Fresh thinking on fats in foods
Posted: June 5, 2015
A look at five trending concepts for the nutrition community
Science is sparking a wealth of new thinking, ideas and perspectives around the fast-emerging knowledge on natural trans fats.
Here, in no particular order, is a "Top 5 countdown" of important facts and learnings for nutrition advisors and health professionals to consider:
1. Stepping up our game on consumer education. Conveying information that is meaningful to consumers and in a way that does not confuse or mislead them is critical to help consumers make informed decisions about the food they buy. A leading effort to support this in the area of trans fats is the website www.naturaltransfat.ca, with resources to help everyone from health professionals to consumers in understanding the differences between industrially produced and natural trans fats.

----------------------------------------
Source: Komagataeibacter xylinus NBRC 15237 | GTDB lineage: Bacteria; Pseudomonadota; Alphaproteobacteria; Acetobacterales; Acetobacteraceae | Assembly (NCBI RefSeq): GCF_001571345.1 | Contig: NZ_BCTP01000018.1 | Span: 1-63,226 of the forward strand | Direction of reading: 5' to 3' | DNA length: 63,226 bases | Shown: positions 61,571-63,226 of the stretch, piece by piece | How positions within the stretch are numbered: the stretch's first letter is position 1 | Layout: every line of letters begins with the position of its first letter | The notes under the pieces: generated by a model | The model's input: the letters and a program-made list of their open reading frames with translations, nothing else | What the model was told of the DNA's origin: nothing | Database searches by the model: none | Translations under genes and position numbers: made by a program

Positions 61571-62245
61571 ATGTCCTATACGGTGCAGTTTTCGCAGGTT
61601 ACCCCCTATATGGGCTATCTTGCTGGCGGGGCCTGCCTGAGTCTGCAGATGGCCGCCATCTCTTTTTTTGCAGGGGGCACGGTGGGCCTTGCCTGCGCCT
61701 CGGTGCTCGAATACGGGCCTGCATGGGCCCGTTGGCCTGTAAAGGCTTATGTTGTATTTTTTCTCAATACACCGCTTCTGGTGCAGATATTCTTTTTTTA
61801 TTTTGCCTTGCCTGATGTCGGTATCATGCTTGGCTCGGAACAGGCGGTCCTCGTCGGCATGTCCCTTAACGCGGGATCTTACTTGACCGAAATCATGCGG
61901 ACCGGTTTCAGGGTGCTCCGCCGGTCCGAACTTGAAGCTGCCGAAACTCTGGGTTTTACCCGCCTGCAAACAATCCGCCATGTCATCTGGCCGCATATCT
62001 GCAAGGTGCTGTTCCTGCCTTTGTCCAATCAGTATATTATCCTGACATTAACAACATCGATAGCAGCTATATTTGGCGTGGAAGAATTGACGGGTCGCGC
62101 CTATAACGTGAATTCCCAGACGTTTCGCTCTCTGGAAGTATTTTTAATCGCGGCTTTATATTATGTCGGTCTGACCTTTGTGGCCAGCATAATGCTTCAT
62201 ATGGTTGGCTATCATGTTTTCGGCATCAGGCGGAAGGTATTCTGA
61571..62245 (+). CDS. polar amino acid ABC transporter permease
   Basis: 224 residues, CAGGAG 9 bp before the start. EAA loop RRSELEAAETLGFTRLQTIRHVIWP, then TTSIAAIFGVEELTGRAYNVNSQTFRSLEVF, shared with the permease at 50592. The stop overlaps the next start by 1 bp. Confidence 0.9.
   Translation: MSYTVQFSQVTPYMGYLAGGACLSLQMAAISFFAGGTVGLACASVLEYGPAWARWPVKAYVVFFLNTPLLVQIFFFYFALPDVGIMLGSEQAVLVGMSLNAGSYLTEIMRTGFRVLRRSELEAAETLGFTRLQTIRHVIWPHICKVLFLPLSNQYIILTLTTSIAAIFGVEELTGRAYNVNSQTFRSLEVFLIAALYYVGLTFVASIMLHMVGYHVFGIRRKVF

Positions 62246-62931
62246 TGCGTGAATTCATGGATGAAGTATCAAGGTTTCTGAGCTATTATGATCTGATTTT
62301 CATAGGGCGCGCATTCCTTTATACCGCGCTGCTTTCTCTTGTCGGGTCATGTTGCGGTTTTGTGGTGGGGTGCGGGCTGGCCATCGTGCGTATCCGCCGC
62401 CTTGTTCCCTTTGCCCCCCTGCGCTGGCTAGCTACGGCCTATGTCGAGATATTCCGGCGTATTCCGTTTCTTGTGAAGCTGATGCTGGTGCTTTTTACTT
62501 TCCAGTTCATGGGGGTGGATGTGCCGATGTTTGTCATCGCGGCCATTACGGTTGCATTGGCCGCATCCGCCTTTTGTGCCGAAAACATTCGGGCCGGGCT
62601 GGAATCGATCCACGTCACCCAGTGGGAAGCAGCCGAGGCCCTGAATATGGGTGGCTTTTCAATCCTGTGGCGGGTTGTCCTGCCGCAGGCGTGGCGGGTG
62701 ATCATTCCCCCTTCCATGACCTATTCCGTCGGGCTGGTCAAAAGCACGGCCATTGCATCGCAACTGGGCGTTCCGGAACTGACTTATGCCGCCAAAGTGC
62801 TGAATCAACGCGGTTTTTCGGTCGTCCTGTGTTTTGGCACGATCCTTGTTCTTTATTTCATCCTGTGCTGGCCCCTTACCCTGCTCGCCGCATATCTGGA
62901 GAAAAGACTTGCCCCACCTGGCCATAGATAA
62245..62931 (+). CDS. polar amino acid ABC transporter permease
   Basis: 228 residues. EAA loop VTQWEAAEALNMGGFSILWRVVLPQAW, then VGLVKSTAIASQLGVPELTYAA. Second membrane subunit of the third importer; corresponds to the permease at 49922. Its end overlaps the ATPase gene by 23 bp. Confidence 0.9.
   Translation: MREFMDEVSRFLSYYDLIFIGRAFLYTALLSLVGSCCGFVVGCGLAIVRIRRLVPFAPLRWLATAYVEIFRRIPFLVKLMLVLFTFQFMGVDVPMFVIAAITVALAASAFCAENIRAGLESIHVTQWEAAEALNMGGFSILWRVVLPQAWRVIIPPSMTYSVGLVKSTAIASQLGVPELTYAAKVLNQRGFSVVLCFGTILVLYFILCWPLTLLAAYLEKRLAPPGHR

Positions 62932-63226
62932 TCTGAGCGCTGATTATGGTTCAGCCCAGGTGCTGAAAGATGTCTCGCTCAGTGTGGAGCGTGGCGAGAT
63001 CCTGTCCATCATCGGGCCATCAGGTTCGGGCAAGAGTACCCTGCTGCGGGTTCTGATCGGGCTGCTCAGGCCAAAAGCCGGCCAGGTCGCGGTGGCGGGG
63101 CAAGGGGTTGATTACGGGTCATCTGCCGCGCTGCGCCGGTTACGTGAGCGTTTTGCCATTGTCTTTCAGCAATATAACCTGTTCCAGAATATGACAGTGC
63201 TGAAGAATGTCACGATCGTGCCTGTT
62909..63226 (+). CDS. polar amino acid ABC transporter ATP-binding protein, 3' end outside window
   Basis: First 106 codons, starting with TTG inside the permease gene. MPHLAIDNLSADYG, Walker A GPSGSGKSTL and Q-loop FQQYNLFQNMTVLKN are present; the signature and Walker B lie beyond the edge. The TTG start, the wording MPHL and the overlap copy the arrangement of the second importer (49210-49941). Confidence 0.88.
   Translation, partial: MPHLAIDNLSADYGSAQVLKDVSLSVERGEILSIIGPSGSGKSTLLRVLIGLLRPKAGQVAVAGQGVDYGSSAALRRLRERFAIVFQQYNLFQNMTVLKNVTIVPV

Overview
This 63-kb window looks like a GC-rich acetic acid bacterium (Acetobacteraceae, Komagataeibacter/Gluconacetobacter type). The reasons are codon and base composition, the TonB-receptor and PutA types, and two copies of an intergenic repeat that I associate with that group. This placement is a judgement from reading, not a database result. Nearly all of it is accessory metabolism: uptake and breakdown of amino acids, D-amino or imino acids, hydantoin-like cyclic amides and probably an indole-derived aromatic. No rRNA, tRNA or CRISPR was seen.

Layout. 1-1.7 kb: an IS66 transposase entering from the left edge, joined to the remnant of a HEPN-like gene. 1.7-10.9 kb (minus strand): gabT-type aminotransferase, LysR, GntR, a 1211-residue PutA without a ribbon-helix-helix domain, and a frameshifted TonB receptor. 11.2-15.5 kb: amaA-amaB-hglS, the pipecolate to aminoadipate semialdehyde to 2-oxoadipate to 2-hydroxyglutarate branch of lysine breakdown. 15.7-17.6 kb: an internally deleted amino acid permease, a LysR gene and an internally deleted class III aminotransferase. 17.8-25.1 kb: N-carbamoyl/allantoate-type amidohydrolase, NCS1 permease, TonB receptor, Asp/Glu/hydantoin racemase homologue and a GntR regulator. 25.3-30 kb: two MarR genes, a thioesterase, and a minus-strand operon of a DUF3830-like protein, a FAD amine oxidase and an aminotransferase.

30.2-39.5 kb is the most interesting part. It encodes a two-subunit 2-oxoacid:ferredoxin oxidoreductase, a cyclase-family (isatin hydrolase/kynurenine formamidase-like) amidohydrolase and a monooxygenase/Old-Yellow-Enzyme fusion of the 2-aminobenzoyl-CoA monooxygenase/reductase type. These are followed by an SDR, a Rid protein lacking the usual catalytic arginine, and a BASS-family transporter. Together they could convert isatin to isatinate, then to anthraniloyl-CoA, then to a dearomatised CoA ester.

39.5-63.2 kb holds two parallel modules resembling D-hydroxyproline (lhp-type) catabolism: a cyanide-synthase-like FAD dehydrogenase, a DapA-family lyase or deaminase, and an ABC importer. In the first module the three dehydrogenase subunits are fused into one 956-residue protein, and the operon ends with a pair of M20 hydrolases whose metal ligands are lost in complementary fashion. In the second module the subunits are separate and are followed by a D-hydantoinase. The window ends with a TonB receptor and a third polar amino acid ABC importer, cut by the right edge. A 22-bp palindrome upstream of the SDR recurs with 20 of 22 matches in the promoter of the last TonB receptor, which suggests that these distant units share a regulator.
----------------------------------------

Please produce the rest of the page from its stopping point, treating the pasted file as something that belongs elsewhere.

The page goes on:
2. To label or not to label NTFs. There are increasing signs of consensus in the science, health and nutrition communities around the recognition there is no scientific rationale for highlighting the small amounts of natural trans fat in foods and raising concerns over their consumption.
The power of the rumen
Posted: June 6, 2015
What it means for fats and human health
Research on natural trans fats (NTF's) has focused on the types produced by ruminant animals, such as dairy and beef cattle, goats, bison and sheep.
In the unique ruminant digestive system, the rumen fore stomach of these animals contains thousands of micro-organisms that break down feedstuffs.
Under the microscope
The current understanding is that NTF's are created in the rumen when these microorganisms break down plant material and a portion of the resulting components bond with hydrogen to form a trans fatty acid. There is also evidence that enzymes within the animal may also support conversion of unsaturated fatty acid into natural trans fatty acid.